August 4, 2021

Volume XI, Number 216

Advertisement

August 03, 2021

Subscribe to Latest Legal News and Analysis

August 02, 2021

Subscribe to Latest Legal News and Analysis

CNIL Fines a Data Controller and Its Processor 225,000 Euros for Security Violation in Connection with Credential Stuffing

On January 27, 2021, the French Data Protection Authority (the “CNIL”) announced (in French) that it imposed a fine of €150,000 on a data controller, and a fine of €75,000 on its data processor, for failure to implement adequate security measures to protect customers’ personal data against credential stuffing attacks on the website of the data controller. The CNIL decided not to make its decisions public, thereby not disclosing the name of the companies sanctioned.

Background

Between June 2018 and January 2020, the CNIL received several dozen personal data breach notifications concerning a website from which several million customers regularly make purchases online. The CNIL decided to investigate not only the company responsible for the data processing activities through the website (i.e., the data controller) but also the service provider operating the website on behalf of that company (i.e., as data processor). During its investigations, the CNIL found that the site in question has been a victim of numerous credential stuffing attacks. Credential stuffing occurs when a malicious person uses lists of login credentials found on the dark web following data breaches. Considering that website users often use the same password and username (their email address) on different online services, the attacker attempts multiple login requests across various sites by using robots. In the event of a successful login, the attacker can then review account information. In the case at hand, the CNIL found that the attackers could access the following account information: first and last name, email address, date of birth, loyalty card number and balance and details of orders placed on the site. In total, approximately 40,000 customer accounts were made accessible to unauthorized third parties between March 2018 and February 2019.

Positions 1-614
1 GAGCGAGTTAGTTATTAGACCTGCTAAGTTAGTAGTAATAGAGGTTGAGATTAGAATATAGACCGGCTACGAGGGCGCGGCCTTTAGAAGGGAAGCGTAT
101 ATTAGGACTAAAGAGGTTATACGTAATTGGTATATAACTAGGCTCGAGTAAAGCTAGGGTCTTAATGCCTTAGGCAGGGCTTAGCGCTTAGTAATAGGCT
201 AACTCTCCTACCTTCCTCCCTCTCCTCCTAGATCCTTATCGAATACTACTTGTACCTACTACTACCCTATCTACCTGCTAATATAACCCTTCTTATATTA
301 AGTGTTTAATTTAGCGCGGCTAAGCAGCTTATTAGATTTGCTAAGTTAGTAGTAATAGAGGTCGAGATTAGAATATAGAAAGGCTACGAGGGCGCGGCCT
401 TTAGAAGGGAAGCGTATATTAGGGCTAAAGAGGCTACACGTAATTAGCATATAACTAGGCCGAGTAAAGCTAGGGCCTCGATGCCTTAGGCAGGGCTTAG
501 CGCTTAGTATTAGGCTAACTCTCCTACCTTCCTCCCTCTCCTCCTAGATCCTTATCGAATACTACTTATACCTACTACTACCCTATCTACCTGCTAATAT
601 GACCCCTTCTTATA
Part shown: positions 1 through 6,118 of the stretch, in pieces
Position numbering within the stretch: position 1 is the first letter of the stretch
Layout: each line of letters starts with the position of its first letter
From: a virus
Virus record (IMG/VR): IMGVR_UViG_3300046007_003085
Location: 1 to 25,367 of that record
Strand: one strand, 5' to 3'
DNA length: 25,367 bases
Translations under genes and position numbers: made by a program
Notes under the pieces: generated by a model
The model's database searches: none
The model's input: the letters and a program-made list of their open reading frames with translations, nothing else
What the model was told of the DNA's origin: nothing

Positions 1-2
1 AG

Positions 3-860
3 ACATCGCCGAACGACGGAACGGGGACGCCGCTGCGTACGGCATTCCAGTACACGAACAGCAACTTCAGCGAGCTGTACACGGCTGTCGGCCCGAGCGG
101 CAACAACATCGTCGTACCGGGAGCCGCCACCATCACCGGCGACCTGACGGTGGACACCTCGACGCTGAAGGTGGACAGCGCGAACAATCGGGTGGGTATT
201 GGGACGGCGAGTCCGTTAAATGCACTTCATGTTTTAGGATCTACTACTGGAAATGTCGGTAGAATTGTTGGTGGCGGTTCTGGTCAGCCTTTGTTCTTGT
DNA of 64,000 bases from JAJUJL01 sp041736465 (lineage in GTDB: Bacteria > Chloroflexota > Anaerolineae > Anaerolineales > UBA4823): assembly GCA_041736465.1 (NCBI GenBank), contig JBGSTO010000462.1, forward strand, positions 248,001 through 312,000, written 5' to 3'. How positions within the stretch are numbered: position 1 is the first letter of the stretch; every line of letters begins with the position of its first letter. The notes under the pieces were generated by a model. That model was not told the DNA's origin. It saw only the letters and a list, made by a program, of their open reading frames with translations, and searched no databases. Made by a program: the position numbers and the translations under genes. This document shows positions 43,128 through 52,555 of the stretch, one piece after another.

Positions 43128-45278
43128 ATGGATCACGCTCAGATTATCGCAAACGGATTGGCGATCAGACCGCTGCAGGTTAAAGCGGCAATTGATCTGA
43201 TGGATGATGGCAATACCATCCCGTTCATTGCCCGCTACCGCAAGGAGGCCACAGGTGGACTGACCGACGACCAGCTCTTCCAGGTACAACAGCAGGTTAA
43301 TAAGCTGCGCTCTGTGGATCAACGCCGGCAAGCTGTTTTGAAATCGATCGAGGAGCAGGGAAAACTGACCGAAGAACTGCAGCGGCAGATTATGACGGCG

The CNIL’s Decisions

The CNIL’s committee in charge of imposing sanctions (the “Restricted Committee”) found that the data controller and the data processor failed to protect the security of the customers’ personal data, as required by Article 32 of the EU General Data Protection Regulation (the “GDPR”). In the Restricted Committee’s view, both companies waited too long to implement measures to effectively fight against repeated credential stuffing attacks. The companies had decided to develop a tool to detect and block attacks launched by robots. However, this tool was not developed until one year after the first attacks. In the meantime, several other measures that would have created more immediate benefits could have been envisioned by the companies in order to prevent new attacks or mitigate negative consequences for impacted customers, such as (1) limiting the number of requests authorized per IP address on the website and (2) using a CAPTCHA when users first attempt to log into their accounts.

The CNIL’s Restricted Committee decided to impose a fine on both the data controller and the data processor. In doing so, the CNIL’s Restricted Committee emphasized that the data controller must decide to implement appropriate security measures and must provide documented instructions to its data processor. However, the data processor also must identify the most appropriate technical and organizational solutions to ensure data security and must propose those solutions to the data controller.

Copyright © 2021, Hunton Andrews Kurth LLP. All Rights Reserved.National Law Review, Volume XI, Number 29
Advertisement
Advertisement
Advertisement
Advertisement
Advertisement
Advertisement

About this Author

In today’s digital economy, companies face unprecedented challenges in managing privacy and cybersecurity risks associated with the collection, use and disclosure of personal information about their customers and employees. The complex framework of global legal requirements impacting the collection, use and disclosure of personal information makes it imperative that modern businesses have a sophisticated understanding of the issues if they want to effectively compete in today’s economy.

Hunton Andrews Kurth LLP’s privacy and cybersecurity practice helps companies manage data and...

212 309 1223 direct
Advertisement
Advertisement